Wednesday, February 29, 2012

Indonesia: saying "NO" to Islamic Intolerance

-- specifically to the Islamic Defenders Front (FPI)

By Elizabeth Kendal

Something happened in Palangkaraya, the provincial capital of Central Kalimantan, on Saturday 11February 2012 that may prove pivotal for Indonesia. While it was not the first time Indonesian moderates, reformists, human rights activists and peace-loving citizens have taken a stand against Islamic intolerance, it was an inspirational victory.

On 11 February, four prominent leaders of the Islamic Defenders Front (FPI: Front Pembela Islam) flew into Central Kalimantan from Jakarta to inaugurate their organisation in Palangkaraya. Upon landing, however, the FPI delegation -- which included FPI founder, Saudi-educated Habib Rizieq -- was blocked by a crowd of around 800 locals, mostly indigenous Dayaks, at Palangkaraya's Tjilik Riwut Airport.

After first staging a street protest -- displaying banners at strategic locations and railing against the FPI and its plans to open an office in the city -- the protestors met up at Tjilik Riwut Airport in time to besiege the FPI leaders on their plane. According to Tempo Interactive, "The residents said they did not want the organization, which often uses violence, to enter their area."

The protestors forced their way onto the runway to confront the FPI officials, causing air traffic to be disrupted for over three hours. They dispersed only after airport officials convinced them that the FPI members would not be permitted to disembark and would travel on to another destination.

The Jakarta Globe headline on 16 February was a classic: "Could Palangkaraya Be Our Rosa Parks' Moment in the War Against Violence?" According to Jakarta Globe correspondent Pangeran Siahaan, "The people of Palangkaraya believe violence, which the FPI advocates, is intolerable and they found FPI’s presence in their city as a threat to society. The residents were successful in ousting the FPI, as the FPI officers . . . fled without stepping off their plane."

From Palangkaraya to Jakarta . . .

As Peter Alford, Jakarta correspondent for The Australian comments, "Islamic Defenders Front (FPI) bullying is so rarely confronted that the spectacle of its officials being almost literally run out of town in Central Kalimantan last weekend grabbed national attention.

"Civil society activists in the national capital, where the hard-liners wield their strongest influence, have tried to seize upon FPI's momentary discomfiture to galvanise a 'Movement for an FPI-free Indonesia'."

Jakarta's 'Movement for an FPI-free Indonesia' held its inaugural public demonstration at the Hotel Indonesia (HI) traffic circle on 14 February. "If Kalimantan can do it, Jakarta can also do it," activist spokeswoman Tunggal Pawestri told the Jakarta Globe.

The Jakarta Globe's Pangeran Siahaan attended the demonstration, which he says was inspired by the courage, determination and principle on display in Palangkaraya and fuelled by the same spirit.

"Everybody," writes Siahaan, "has said that they’re fed up with the unlawful behavior of such organizations, but nothing had been done publicly to declare a war against violence and intolerance until the citizens of Palangkaraya stood up and their voices reached the people of Jakarta. Driven by the same spirit and anger caused by the government’s leniency towards violence, I joined the protest rally at the HI traffic circle. It was a peaceful event as the protesters unfurled banners and posters while chanting, 'Indonesia Damai! Tanpa FPI! Tanpa Kekerasan' ('Peace in Indonesia! Without FPI! Without Violence!')."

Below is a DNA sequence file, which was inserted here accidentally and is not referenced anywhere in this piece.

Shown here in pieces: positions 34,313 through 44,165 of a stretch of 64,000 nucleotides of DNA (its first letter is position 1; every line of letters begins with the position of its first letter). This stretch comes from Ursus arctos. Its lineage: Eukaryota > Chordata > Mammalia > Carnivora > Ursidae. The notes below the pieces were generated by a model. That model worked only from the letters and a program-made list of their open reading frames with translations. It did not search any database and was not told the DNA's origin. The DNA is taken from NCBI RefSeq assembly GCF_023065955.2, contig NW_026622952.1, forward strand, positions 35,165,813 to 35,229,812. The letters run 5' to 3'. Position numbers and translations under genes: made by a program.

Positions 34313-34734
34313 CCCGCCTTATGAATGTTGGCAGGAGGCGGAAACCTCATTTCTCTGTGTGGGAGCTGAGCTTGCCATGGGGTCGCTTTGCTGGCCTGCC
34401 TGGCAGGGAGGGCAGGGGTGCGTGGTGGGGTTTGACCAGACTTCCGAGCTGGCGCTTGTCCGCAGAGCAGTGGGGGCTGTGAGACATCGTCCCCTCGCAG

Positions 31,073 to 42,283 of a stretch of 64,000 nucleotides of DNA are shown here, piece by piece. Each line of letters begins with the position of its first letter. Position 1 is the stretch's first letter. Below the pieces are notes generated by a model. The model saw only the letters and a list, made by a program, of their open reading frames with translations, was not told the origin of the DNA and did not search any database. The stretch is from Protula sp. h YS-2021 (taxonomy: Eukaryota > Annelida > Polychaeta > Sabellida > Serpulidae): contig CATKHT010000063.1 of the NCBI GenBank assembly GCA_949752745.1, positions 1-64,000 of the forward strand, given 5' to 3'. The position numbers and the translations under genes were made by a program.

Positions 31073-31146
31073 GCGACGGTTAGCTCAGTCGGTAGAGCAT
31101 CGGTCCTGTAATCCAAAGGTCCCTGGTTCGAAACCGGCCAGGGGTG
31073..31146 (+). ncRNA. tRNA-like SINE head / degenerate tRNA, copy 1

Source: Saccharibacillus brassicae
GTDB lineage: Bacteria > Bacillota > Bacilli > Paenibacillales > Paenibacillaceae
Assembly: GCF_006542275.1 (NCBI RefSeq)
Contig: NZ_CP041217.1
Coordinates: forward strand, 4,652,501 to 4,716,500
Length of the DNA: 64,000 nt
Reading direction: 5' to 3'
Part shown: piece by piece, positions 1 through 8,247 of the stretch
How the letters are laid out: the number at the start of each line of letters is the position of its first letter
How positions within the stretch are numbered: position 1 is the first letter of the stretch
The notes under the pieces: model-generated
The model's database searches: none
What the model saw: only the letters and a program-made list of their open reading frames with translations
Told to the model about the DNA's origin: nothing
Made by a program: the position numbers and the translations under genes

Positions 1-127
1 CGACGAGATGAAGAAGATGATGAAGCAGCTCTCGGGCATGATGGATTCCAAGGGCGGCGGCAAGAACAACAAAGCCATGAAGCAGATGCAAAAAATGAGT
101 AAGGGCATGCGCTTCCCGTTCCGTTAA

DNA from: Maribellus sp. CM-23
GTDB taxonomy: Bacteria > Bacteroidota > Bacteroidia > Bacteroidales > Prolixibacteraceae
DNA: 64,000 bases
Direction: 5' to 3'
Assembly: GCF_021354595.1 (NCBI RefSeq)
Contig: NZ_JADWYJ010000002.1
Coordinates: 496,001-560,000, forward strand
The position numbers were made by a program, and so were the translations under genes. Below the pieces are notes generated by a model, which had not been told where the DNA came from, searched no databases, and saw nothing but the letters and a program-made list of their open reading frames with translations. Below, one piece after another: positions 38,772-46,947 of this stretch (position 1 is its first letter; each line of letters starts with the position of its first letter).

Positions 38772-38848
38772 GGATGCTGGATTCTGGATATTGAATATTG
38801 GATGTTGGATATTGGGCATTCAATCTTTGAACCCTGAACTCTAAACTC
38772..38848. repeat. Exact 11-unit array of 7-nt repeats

Siahaan despairs that when FPI militants disrupted the protest and began assaulting some of the protestors, the police chose to shepherd the protestors, rather than the attackers, away from the HI traffic circle, supposedly for safety reasons.

"What a bucket of nonsense," rails Siahaan, "because what’s the purpose of the police’s being there if not to prevent harm to the rally attendants?"

Vivi Widyawati, a coordinator with the "Movement for an FPI-free Indonesia" said the Jakarta rally was intended to widen opposition to the hardline group following the Dayaks’ 11 February protest at Palangkaraya airport.

. . . to Surabaya and beyond

And as Megawati Wijaya reports for Asia Times, opposition to the FPI is widening. "The anti-FPI movement spread to Surabaya, another major metropolitan area where people referring to themselves as 'Surabaya Residents Against Violence' held a similar rally on February 17. Although the group did not specifically refer to the FPI in its addresses promoting non-violence, yells of 'Indonesia without FPI, Indonesia without violence' could be heard from the gathered mass, according to local press reports."

In order to maintain momentum, Jakarta's "Movement for an FPI-free Indonesia" is planning to take the battle online using Twitter, blogging and other social media tools. Bhagavad Sambada, one of the movement's founders, is confident: "The snowball has rolled and it is getting bigger. The movement will be more widespread and will be unstoppable."

The FPI has slammed the movement as a "Western-funded plot".


FPI files reports to police over hostile Palangkaraya welcome
Dicky Christanto, The Jakarta Post, Jakarta | Mon, 02/13/2012 11:54 AM

No love shown to the FPI
Bagus BT Saragih, The Jakarta Post, Jakarta | Wed, 02/15/2012

FPI and the Government: Best Friends?
by Calvin Michel Sidjaja, Jakarta Globe, 21 Feb 2012